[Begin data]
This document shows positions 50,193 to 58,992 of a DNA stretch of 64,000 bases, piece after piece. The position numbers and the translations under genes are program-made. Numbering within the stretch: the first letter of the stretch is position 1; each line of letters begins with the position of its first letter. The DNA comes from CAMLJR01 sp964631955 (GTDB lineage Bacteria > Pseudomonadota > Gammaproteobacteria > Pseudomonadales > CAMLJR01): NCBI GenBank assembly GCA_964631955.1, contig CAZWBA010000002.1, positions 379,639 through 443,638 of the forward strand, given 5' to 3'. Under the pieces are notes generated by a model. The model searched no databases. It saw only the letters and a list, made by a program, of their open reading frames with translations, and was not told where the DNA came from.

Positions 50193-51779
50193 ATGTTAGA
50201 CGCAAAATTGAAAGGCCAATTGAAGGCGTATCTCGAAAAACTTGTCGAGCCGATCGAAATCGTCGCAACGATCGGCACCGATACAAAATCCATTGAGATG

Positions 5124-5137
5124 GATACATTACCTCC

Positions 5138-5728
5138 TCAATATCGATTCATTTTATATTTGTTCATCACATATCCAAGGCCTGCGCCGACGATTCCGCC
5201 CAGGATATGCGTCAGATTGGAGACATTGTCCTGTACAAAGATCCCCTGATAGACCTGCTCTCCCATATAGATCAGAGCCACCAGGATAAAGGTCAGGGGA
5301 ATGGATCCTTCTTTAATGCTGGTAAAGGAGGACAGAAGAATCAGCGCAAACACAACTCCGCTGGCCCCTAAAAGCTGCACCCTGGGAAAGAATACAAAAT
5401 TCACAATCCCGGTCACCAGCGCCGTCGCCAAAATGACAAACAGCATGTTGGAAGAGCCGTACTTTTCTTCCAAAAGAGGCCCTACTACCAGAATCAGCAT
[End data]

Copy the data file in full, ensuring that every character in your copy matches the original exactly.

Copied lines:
This document shows positions 50,193 to 58,992 of a DNA stretch of 64,000 bases, piece after piece. The position numbers and the translations under genes are program-made. Numbering within the stretch: the first letter of the stretch is position 1; each line of letters begins with the position of its first letter. The DNA comes from CAMLJR01 sp964631955 (GTDB lineage Bacteria > Pseudomonadota > Gammaproteobacteria > Pseudomonadales > CAMLJR01): NCBI GenBank assembly GCA_964631955.1, contig CAZWBA010000002.1, positions 379,639 through 443,638 of the forward strand, given 5' to 3'. Under the pieces are notes generated by a model. The model searched no databases. It saw only the letters and a list, made by a program, of their open reading frames with translations, and was not told where the DNA came from.

Positions 50193-51779
50193 ATGTTAGA
50201 CGCAAAATTGAAAGGCCAATTGAAGGCGTATCTCGAAAAACTTGTCGAGCCGATCGAAATCGTCGCAACGATCGGCACCGATACAAAATCCATTGAGATG

Positions 5124-5137
5124 GATACATTACCTCC

Positions 5138-5728
5138 TCAATATCGATTCATTTTATATTTGTTCATCACATATCCAAGGCCTGCGCCGACGATTCCGCC
5201 CAGGATATGCGTCAGATTGGAGACATTGTCCTGTACAAAGATCCCCTGATAGACCTGCTCTCCCATATAGATCAGAGCCACCAGGATAAAGGTCAGGGGA
5301 ATGGATCCTTCTTTAATGCTGGTAAAGGAGGACAGAAGAATCAGCGCAAACACAACTCCGCTGGCCCCTAAAAGCTGCACCCTGGGAAAGAATACAAAAT
5401 TCACAATCCCGGTCACCAGCGCCGTCGCCAAAATGACAAACAGCATGTTGGAAGAGCCGTACTTTTCTTCCAAAAGAGGCCCTACTACCAGAATCAGCAT